Wednesday, April 6, 2011

Teen/YA Review: Num8ers - The Chaos

Our house is filled with stacks of brand-new books for kids, teens, and young adults, as there are always more review books than I can possibly get to, but I knew exactly which book I wanted to read next.  I had been waiting for the sequel to Rachel Ward’s unique teen/YA thriller, Num8ers, and The Chaos had finally been released.  I read the book in record time, devouring it as I had the first book in the trilogy.

I’m going to try to walk a thin line here, telling you enough about the book to intrigue you, without giving away any surprises because the suspense is one of its best qualities and I don’t want to ruin the first book for you.

Num8ers was about a teen girl named Jem who could see the date a person would die when she looked into his or her eyes.  The Chaos is about Jem’s son, Adam, now a teen himself, who has inherited his mother’s gift (or curse) but with an added twist: Adam also senses or feels how the person will die.  Adam and his grandmother (his “Nan”) move to London when the rising seas flood their seaside hometown.  Like Jem, Adam is a loner because it’s too painful to constantly see people’s demises.  After a short time in London, however, he starts to realize that a lot of people have the same death date: January 1, 2027, the upcoming New Year’s Day.

Alarmed by what appears to be some sort of looming disaster, Adam doesn’t know what to do.  Should he try to warn people?  Who would believe him?  All he knows for sure is that he wants to get himself and his Nan out of the city.

Meanwhile, at his new school, Adam meets a girl who has a unique talent of her own, though he doesn’t know about it yet, and she doesn’t understand it.  A misfit herself, her path and Adam’s keep crossing.  What catastrophe is coming with the new year and how can two struggling teens do anything about it?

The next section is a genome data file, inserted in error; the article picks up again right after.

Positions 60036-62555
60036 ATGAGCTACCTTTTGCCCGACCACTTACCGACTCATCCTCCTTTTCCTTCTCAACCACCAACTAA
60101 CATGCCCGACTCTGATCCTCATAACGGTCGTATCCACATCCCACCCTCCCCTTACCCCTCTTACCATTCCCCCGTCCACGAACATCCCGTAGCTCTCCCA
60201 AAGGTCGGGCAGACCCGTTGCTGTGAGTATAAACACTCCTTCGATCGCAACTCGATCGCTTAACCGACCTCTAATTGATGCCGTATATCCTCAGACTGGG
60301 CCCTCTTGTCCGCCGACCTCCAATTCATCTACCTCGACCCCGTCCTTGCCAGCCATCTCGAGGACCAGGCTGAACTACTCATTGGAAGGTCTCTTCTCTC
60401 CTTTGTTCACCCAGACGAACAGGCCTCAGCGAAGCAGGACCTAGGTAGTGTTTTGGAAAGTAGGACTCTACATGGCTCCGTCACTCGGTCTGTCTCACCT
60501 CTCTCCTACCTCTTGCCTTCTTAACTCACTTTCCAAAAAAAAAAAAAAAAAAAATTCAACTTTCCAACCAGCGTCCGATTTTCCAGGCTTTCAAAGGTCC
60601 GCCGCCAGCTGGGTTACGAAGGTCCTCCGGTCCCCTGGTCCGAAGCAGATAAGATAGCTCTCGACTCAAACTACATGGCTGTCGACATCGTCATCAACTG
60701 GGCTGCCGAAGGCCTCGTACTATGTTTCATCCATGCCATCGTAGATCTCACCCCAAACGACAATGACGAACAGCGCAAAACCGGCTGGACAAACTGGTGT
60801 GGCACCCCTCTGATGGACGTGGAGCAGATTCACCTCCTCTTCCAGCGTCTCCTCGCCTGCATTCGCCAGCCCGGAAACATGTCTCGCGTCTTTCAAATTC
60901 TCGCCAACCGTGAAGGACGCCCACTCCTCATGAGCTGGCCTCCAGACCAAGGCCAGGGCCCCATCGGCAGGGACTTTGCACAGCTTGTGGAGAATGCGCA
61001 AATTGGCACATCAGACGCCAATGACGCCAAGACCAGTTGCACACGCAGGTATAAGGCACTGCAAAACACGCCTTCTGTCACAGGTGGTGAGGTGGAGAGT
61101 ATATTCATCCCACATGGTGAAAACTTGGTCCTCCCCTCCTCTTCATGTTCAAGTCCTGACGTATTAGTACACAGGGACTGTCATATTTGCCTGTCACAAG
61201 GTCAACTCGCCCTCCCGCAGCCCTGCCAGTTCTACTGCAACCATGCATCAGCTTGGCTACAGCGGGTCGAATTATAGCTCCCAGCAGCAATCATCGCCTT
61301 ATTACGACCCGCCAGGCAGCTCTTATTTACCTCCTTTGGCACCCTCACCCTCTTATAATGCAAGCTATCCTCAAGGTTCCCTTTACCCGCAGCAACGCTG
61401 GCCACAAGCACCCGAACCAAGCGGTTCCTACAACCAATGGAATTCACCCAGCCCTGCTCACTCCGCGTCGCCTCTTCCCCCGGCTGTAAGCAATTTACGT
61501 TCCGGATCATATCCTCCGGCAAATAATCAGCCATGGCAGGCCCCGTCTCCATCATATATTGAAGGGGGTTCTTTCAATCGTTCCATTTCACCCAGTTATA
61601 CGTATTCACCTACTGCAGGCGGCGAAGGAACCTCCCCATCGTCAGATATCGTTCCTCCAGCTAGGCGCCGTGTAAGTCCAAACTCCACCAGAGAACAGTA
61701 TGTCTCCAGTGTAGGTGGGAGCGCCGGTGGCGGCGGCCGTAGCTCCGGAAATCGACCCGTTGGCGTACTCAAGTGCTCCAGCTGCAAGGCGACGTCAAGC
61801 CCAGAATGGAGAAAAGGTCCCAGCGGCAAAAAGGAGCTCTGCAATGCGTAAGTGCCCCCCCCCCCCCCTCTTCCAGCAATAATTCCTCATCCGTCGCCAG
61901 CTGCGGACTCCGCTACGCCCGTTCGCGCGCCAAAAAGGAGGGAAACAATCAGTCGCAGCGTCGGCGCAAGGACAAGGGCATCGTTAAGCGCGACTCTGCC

Like its predecessor, The Chaos takes a unique concept and weaves a fast-paced, believable, and suspenseful story around it in a not-so-distant future.  You’ll find yourself rooting for the main characters and turning the pages way past bedtime.  I can’t wait for the third book, 1NF1N1TY, which follows the story into a third generation.

339 pages, Chicken House, an imprint of Scholastic

NOTE:  This trilogy is definitely intended for older teens and young adults, with references to violence, incest, rape (not graphic), and drug use.

WHERE ARE YOU READING 2011:  I added a pin to London, England, where The Chaos takes place. 


Jan von Harz said...

I did not read the first book in this series, but you definitely have me intrigued about the second. I actaully have it on my TBR shelf, but haven't read it thinking I needed to read the first one, but it sounds as if this one could stand alone. Anyway I think I will try it. Thanks for the great review!

Sue Jackson said...

Jan -
Hmmm....I guess this book could stand on its own, but I'd still recommend reading the first book first. In fact, it's been a while since I read it, and I kept wanting to refer back to the first book to remind myself of certain events (my mom has my copy of Num8ers at the moment!).

They're both quick reads.


Anonymous said...

You did a good job with this review because I'm intrigued. It would be a terrible "gift" to have!

Anne@HeadFullofBooks said...

I liked Num8ers but thought it didn't make enough of the Num8er feature and made more of the weird escape and capture. So I'm not sure if I will read this sequel...Hmmm.